Historically I have been very bad at having regular conversations about normal stuff (ie. non-work stuff). I don’t know what to say, and I tend to ramble. Sometimes I ramble about things that are way too personal, and I’ve embarrassed myself many times because my ADHD keeps my filter from engaging, and I just keep on going.
In the moment, it’s difficult for me to discern whether a thought will follow the flow of the conversation, so (to be safe) I jump on board, spill my heart out, and soon learn that I have no idea where I’m going with this. Commence awkwardness as I backtrack and reorient myself.
This year I made a point to practice talking, and that feels strange to say. A part of me feels like practicing to talk is unnatural, like something a robot does when they’re learning to be human. I feel like I should already know how to do this.
So when I commute alone, I started repeating certain phrases that I stumble over. I learned how to add emphasis to consonants over the vowels to help me articulate past my Louisiana accent. I purposefully started adding pauses in the middle of sentences, rather than in between sentences to give me time to manage the next idea, and to judge whether or not I should allow it to escape into the world. 1
“Operationalization. Operation-nali-zation. We focus… on operationalization training… for employees. Operationalization.”
There’s a major self-care part of this.
When someone leans in because they can’t decipher my mumble, or when they jokingly repeat my syllable misstep in the Dumb Southerner™ caricature, my heart sinks, and I fight back a wave of emotions. Bringing me into the light like that isn’t particularly funny, and I frequently feel ashamed.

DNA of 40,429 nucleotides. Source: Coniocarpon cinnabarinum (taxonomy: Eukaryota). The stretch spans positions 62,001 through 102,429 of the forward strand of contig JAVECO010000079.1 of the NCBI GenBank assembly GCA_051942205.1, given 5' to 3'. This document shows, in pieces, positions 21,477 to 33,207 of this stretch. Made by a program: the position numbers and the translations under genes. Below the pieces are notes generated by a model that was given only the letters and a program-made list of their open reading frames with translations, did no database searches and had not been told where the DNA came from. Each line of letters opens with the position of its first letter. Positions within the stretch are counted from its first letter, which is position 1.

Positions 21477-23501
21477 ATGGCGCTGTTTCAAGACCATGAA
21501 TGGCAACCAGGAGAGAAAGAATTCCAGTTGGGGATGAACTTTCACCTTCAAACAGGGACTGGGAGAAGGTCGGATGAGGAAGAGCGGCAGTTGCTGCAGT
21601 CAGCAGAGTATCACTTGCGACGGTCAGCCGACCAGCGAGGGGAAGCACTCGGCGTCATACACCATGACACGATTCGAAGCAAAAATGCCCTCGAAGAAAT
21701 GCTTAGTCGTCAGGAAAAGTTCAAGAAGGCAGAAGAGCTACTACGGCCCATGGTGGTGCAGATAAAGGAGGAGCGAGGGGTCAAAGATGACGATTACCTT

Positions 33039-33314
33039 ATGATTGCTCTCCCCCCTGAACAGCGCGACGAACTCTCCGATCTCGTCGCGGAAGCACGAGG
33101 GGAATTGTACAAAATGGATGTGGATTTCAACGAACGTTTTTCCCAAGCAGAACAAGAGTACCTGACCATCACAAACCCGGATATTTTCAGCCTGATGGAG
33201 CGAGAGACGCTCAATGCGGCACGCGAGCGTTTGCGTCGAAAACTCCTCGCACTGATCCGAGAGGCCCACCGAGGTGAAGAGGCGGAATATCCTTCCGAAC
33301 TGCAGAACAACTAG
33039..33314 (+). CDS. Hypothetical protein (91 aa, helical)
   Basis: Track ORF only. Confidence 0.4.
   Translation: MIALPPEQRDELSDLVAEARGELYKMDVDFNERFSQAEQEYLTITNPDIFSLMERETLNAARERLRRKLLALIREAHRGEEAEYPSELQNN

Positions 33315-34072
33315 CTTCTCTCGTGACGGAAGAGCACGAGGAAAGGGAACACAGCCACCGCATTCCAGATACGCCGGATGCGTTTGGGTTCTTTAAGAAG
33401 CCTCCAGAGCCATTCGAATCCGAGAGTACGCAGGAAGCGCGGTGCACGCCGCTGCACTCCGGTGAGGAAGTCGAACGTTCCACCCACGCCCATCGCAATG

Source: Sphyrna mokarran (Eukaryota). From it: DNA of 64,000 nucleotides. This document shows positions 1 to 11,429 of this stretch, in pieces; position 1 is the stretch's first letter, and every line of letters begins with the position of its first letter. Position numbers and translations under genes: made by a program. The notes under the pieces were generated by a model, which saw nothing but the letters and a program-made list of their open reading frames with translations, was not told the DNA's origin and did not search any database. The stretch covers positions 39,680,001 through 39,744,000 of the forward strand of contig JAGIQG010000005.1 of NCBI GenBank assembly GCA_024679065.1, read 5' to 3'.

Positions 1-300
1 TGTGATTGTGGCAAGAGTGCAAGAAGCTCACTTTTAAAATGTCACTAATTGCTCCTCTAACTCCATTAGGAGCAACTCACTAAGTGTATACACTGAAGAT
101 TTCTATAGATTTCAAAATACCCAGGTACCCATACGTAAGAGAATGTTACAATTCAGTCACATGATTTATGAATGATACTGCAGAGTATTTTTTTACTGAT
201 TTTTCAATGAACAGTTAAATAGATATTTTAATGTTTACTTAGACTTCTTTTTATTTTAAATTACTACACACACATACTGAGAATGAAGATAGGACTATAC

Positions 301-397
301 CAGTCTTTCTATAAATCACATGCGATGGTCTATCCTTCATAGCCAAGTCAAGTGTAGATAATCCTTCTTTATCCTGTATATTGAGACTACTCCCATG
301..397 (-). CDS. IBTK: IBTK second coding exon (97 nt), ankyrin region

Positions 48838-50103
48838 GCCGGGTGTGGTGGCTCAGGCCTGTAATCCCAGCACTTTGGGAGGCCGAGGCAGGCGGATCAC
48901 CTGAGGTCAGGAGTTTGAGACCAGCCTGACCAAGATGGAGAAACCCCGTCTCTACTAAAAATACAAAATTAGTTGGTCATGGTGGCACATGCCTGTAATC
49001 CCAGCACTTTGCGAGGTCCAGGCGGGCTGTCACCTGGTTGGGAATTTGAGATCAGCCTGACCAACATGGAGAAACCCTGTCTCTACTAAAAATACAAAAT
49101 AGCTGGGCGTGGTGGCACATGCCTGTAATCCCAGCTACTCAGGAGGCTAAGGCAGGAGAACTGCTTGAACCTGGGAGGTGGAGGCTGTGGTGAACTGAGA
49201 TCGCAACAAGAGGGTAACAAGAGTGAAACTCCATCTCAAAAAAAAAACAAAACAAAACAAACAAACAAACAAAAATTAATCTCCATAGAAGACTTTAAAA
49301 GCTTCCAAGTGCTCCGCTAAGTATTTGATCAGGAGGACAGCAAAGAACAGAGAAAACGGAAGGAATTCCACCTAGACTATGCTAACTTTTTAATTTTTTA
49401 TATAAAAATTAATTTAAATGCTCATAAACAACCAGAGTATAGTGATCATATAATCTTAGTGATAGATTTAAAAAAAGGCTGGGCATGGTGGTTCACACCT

This year something changed though. For the first time in my entire life, people have started complimenting me on how I speak.2
The first time was after CreativeMornings. After the main speaker, I was given the opportunity to show my concrete sculpture and say a couple things about it. Before I went up in front of everyone, I practiced. I repeated problem words, went over tough phrases, and practiced pausing.
Afterwards, someone found me and said they love how I spoke to everyone. “You were engaging, funny, and had the attention of the room. And I like your concrete stuff.” I nearly cried. That’s never happened before. Quite the opposite usually.
And yesterday, at the end of an actual 45-min conversation (back and forth, not just me rambling about how we’re in a simulation), me and Sarah walked out of the gym and she said “I’ve been coming here for two years, and you’re the first person I’ve had a real conversation with.”
Both of those women gave me a wonderful gift. Something changed for me in those moments. 3
If you find yourself unhappy with how you interact with people, or how people interact with you, take a small step in a direction that makes you the happiest. Practice everything you want to improve, even if it feels silly.
And when you see the opportunity, give those gifts of support to everyone around you. You may never know if someone has practiced saying the phrase “gargantuan” everyday during their morning commute.
- Lara Hogan’s book Demystifying Public Speaking is very helpful, and I have lent my copy to everyone on my team. ↩
- These compliments are on the conversation itself. My wife however, gets all the compliments on how NPR–sounding her voice is. Listen to the latest episode of Art Funk podcast to hear it! People are totally right. ↩
- Other big moments for me: knocking on doors for Beto, having successful phone calls with clients, having relationship-building 1:1s with my design team, and when I give talks. ↩